In his previous life he was known as Runnin Robbo. Bred in Kentucky by Tom Anuario, he is by turf warrior Fly Till Dawn out of the Pappa Steve mare Precious Pam. A quick scan of his lifetime past performances reveals there was very little actual “runnin” going on.
It took him 10 attempts to get to the winner’s circle–as a 5-year-old in 2001 at Philadelphia Park–and two starts later his career was over. That maiden-breaker was his only win. He hit the board on one other occasion in 12 races, retiring with earnings of $7,795.
Owner Kevin Fields re-homed him to a family who rested his bowed tendon and tried to give him a new purpose, but the match proved less than ideal. It was then that Tracy Brennan entered the picture.
“He came into my life at a time when my previous Thoroughbred had EPM and was being pensioned. He fell into my lap and I thought maybe I can take him, put a couple of months training into him and then find him a good home. That was 10 years ago, and here he still is. We found that he truly was a jack of all trades.”
Brennan rechristened him Beau and began taking sidesaddle lessons on the 17-hand chestnut gelding. It was duck-to-water and before long they were giving clinics and performing demonstrations at nearby Fosterfields Living Historical Farm in Morristown, N.J. Brennan insists that Beau does not excel in any one genre but quickly points out that their temperaments are completely in synch for that very reason. “I don’t have the focus to stay with just one thing,” she said. “If something fun comes up, we give it a try.”
Plenty has come up over the years. Beau has been in the equitation ring, the dressage arena, the hunt field and, most recently, in jousting and games of skill. But despite Brennan’s modest disclaimer, she and Beau have indeed excelled in sidesaddle disciplines. While born out of necessity–Brennan’s injured knee made riding astride painful–Beau’s prowess and her love of its history have made sidesaddle their perfect endeavor.
While she makes many of her riding habits herself, one of her favorites was actually custom tailored for Mrs. Paul Mellon. Each of her saddles is close to 100 years old. And it’s that rich legacy that appeals most to the Pottstown, Pa., native. The wool-flocked saddles were made for a particular woman and a particular horse, and it was imperative that they fit perfectly. Demand for sidesaddles waned after World War II, and there are few master saddlers still practicing the craft.
“I do a lot of historical demonstrations, both mounted and unmounted, talking about sidesaddle. I talk about how it’s different and how it is safe. The saddle is built specifically to support us so we sit straight and square; we’re not hanging off the side of the horse. A lot of modifications were built into the sidesaddle to make them safe for horse and rider. Years back women riding sidesaddle didn’t have control; they truly sat sideways while somebody led them around. That version of women’s lib was wanting to face forward and take the reins into your own hands.”
One experience at Fosterfields led to yet another foray into a different equine discipline. Also in residence at the farm are what Tracy refers to as “very happy, very friendly cows.” Excited to see Beau one afternoon, the herd sped toward the fence en masse, and Beau blew a gasket. Since continued epic meltdowns were not an option, Brennan enlisted the help of Warren Curry, a gentleman who taught team penning and herding from his farm in Howell Township, N.J.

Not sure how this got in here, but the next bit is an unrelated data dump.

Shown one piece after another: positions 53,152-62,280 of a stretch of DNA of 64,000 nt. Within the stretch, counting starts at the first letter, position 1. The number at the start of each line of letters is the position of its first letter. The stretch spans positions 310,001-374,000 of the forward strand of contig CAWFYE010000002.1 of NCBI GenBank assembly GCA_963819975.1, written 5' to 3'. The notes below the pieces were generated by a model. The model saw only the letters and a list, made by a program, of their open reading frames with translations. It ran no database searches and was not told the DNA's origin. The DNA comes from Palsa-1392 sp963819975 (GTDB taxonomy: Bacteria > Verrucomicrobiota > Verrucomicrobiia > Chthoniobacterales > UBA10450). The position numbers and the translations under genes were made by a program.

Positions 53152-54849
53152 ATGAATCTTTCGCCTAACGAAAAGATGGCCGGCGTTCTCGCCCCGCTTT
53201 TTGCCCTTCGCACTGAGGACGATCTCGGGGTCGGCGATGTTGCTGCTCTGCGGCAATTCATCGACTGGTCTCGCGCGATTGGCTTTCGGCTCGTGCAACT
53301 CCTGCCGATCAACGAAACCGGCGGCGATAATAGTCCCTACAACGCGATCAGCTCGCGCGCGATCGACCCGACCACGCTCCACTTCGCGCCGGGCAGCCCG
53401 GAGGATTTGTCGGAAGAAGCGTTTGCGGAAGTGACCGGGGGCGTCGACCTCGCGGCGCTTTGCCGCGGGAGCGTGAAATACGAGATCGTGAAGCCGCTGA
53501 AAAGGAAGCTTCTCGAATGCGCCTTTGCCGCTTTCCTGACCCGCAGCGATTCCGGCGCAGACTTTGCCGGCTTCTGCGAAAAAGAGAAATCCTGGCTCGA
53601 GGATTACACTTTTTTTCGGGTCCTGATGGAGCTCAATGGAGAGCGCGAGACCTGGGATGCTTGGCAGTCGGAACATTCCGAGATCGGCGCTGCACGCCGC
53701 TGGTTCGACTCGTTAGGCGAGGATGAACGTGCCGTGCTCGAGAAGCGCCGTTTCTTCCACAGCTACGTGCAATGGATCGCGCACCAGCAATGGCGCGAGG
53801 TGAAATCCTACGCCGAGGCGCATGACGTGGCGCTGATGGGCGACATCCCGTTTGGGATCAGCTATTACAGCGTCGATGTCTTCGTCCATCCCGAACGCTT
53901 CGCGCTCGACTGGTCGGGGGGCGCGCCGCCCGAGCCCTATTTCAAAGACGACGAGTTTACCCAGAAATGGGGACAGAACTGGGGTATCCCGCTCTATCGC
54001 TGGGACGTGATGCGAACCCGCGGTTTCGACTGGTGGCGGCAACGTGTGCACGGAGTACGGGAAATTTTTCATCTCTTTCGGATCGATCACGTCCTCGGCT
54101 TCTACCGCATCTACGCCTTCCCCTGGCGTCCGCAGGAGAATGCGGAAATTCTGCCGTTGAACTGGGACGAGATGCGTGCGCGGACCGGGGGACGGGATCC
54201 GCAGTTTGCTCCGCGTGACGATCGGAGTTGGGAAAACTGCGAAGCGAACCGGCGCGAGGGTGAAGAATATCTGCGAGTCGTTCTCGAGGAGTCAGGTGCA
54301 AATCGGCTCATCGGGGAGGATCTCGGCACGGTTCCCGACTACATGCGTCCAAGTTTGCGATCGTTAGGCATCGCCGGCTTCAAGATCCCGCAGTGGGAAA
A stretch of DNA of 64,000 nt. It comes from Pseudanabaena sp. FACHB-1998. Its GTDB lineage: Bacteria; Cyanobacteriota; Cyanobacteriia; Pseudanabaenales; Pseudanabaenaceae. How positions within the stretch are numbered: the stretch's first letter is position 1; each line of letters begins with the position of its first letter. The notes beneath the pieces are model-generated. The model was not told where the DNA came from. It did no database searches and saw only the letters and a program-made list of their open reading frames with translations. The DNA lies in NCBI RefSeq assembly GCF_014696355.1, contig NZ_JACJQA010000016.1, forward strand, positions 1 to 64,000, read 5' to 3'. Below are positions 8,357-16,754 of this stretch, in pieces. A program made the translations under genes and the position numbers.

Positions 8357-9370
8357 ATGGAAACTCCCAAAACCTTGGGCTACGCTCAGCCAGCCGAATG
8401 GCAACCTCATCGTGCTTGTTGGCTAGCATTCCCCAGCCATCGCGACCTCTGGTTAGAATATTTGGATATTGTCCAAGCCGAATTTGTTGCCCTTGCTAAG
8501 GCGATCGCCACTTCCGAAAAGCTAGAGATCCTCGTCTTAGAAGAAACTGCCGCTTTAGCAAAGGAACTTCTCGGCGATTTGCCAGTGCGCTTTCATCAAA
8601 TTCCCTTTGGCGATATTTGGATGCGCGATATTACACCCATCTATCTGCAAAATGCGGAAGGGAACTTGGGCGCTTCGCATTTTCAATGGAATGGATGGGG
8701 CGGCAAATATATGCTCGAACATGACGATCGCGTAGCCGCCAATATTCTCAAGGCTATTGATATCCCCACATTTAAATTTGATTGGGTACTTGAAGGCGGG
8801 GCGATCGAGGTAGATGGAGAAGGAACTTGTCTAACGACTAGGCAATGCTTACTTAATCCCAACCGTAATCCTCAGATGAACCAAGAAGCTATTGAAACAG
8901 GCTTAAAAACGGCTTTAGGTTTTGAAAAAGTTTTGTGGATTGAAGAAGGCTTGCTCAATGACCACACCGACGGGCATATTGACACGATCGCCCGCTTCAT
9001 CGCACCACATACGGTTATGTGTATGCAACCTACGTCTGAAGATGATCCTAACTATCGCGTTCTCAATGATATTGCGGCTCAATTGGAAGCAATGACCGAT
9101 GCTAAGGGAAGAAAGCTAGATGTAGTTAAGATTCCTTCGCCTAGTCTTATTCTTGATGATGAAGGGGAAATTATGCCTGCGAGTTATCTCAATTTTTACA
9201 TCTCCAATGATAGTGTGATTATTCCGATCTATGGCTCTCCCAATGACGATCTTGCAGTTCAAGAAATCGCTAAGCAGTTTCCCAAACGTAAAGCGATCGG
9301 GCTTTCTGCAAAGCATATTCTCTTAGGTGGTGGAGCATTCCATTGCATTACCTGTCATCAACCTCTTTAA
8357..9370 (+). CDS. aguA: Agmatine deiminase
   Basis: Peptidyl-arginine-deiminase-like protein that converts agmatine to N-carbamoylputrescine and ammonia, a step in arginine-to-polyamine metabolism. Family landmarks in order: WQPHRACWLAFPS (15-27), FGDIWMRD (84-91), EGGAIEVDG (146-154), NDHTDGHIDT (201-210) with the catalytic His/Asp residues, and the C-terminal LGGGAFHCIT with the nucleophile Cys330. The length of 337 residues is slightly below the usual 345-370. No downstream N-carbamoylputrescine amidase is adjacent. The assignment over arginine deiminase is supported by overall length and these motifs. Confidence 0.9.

Brennan called Curry, who died in 2011, explained the situation. She also told him her horse was a Thoroughbred.
“Well, they’re not built for that, but you’ll have fun,” Curry said. “They should all know a little bit about everything.”
Brennan agreed, signed up for some lessons and eventually rode at Curry’s weekly team-penning competitions. The sight of the big, leggy gelding and the woman in the sidesaddle drew some skeptical glances at first, with most spectators adopting the NASCAR-ish “just waiting for the wreck” curiosity. In the end, they couldn’t help but leave impressed and appreciative when Brennan and her old racehorse got the job done.
This past fall, one of Brennan’s students rode Beau in a local schooling show. With little warm-up, they won the Jr. Equitation Division (astride). Another student had suffered a bad accident, and riding sidesaddle on Beau restored her confidence. “She rode him in her first show in years in a dressage test?–??sidesaddle. She now wants to buy one for her own horse. Beau has given many people their first sidesaddle experience.”
Tracy places strong emphasis on the fact Beau, now 17, was in no way a rescue situation. “He just needed a new career and a new home. Good connections–good quality people–are going to look to an organization like ReRun or Second Start to help get the word out. They’re not going to dump the horses in a sale and hope somebody rescues them.”
Brennan was able to track down original owner Kevin Fields from Beau’s Jockey Club paperwork, and the two have stayed in touch. Fields often forwards newspaper accounts of Beau’s demonstrations to his breeder, Anuario, and attended one such exhibition at Monmouth Park last summer.
Perhaps one of the more fascinating bullet items on Beau’s resume is the Tartan Day Parade in New York City. He and Brennan marched down Sixth Avenue preceded and followed by bagpipe bands. She credits his years on the racetrack?–?and his exposure to things like loudspeakers, crowds, excitement, etc.?–?for his cool nonchalance in such an unusual situation.
“Beau is so well-trained you can put a kid on him astride–and that’s more impressive than putting me on him in a sidesaddle. If I asked him to jump off a cliff, I think he would. He would just say ‘Mom, if you’re asking me to, it must be OK.’ He’s a good egg.”